We see tons of wheel sets every year and, aside from the Zipp 454, they are all looking very similar. Yeah, they each have their nuances, but rim designs aren’t that drastically different. There is something that plagues carbon layups (not just wheels) and it’s the fact that every frame and wheel is assembled by hand. That means that the assembly worker follows what’s called a “layup schedule” that tells him or her where each sheet of pre-preg carbon sits. While they are pretty good, there’s always a bit of excess material to compensate for slight variations in the layup.
Because of that, all frame and wheel manufacturers aim to compact the carbon better or optimize the layup, but what if you didn’t have a layup schedule but instead used a machine to weave the carbon with no excess material or overlaps? Well, that’s just what Ridley has done with their forthcoming Forza R45 and R30 carbon clincher wheels.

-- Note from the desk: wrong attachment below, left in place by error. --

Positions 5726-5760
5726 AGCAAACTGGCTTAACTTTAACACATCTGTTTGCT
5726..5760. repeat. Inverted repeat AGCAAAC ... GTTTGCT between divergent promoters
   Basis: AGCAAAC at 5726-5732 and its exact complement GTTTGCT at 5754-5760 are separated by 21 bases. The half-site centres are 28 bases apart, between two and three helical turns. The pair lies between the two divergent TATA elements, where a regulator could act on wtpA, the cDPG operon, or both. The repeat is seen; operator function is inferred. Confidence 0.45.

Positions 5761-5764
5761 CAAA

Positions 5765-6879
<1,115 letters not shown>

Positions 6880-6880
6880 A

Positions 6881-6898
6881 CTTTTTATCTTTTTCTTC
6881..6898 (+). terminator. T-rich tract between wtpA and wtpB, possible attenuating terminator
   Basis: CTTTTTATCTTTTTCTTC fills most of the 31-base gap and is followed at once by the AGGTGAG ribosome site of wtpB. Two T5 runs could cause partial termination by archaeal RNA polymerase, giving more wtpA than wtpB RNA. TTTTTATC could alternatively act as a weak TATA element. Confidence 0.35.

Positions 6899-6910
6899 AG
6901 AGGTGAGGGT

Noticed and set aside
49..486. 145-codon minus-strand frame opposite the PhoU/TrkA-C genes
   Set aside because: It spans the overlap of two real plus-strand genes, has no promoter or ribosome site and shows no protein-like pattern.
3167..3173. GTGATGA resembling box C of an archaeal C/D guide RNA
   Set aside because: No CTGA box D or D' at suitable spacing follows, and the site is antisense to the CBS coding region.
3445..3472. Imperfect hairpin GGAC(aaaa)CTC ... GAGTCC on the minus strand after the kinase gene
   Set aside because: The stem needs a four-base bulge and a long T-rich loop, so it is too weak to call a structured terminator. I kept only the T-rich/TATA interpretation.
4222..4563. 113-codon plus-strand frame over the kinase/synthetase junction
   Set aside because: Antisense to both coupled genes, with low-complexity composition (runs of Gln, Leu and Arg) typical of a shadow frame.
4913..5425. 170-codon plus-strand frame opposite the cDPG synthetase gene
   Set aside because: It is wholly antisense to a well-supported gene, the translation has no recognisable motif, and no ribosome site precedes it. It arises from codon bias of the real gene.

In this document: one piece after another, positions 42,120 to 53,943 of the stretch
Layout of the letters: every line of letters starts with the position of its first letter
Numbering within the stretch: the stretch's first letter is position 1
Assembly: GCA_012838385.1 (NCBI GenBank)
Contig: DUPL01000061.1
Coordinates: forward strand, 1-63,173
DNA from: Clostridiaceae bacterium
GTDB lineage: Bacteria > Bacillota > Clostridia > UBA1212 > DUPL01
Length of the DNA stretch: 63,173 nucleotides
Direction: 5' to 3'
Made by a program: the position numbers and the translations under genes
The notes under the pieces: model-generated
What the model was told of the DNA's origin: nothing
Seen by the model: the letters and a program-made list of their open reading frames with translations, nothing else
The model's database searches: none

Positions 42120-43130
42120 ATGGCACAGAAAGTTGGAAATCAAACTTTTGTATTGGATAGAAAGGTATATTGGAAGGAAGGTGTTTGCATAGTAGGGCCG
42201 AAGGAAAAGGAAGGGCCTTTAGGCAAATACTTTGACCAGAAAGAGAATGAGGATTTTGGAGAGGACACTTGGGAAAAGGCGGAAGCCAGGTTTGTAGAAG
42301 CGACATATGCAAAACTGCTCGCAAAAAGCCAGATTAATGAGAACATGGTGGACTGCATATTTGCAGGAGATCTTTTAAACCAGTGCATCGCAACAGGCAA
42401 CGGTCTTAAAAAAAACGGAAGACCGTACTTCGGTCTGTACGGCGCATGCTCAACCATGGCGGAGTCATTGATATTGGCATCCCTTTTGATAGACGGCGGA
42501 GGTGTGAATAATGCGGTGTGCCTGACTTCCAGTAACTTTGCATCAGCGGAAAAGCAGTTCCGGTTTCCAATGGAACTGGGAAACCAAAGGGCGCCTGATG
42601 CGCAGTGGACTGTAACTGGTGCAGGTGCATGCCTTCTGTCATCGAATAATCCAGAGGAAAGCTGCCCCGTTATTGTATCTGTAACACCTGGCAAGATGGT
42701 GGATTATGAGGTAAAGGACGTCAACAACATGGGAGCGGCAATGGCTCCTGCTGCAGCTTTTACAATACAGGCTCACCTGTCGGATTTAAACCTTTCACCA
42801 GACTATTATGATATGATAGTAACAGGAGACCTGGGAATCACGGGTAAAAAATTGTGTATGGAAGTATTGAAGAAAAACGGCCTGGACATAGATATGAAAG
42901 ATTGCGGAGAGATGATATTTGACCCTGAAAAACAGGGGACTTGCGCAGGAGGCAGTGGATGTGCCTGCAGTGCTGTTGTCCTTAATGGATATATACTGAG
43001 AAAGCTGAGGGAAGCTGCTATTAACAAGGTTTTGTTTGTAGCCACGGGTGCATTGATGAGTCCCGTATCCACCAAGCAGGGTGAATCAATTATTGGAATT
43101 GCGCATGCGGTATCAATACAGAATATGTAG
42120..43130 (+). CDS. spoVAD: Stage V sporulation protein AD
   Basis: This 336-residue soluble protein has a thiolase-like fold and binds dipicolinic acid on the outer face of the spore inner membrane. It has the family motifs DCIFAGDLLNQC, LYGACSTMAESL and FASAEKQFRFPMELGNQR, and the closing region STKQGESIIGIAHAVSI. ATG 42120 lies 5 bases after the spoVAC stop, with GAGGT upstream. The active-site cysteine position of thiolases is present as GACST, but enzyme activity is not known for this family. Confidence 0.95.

As you can see in the photos below, the wheels most certainly aren’t built using unidirectional pre-preg carbon, but instead feature a tight carbon weave that results in ultralight and stiff wheels. The machine achieves a consistent fiber angle for what might be the most predictably-consistent performance of any carbon wheels to date.
They are 100% made in Europe and will feature DT Swiss hubs with bladed Sapim CX spokes. They do feature internal nipples, which is a little bit of a bummer as far as serviceability is concerned. Ridley is hoping to step up the Forza brand as not only a “house brand” but a viable aftermarket and private-label component manufacturer. They are getting a great start with these wheels.
Forza R45/30 Wheelsets Specs:
- Machine-woven carbon fiber eliminates excess material and produces a consistent rim
- Will utilize DT Swiss hubs and Sapim CX bladed spokes
- Disc and rim brake
- Stated wheelset weight: 1412 grams (R45 disc) and 1380 grams (R45 rim)
- Available in 45 or 30mm depths
- 19mm internal width, 26mm external
- Price: 1699 Euros (US pricing TBA)
More Info: Visit 4ZA.com (likely after Eurobike 2017)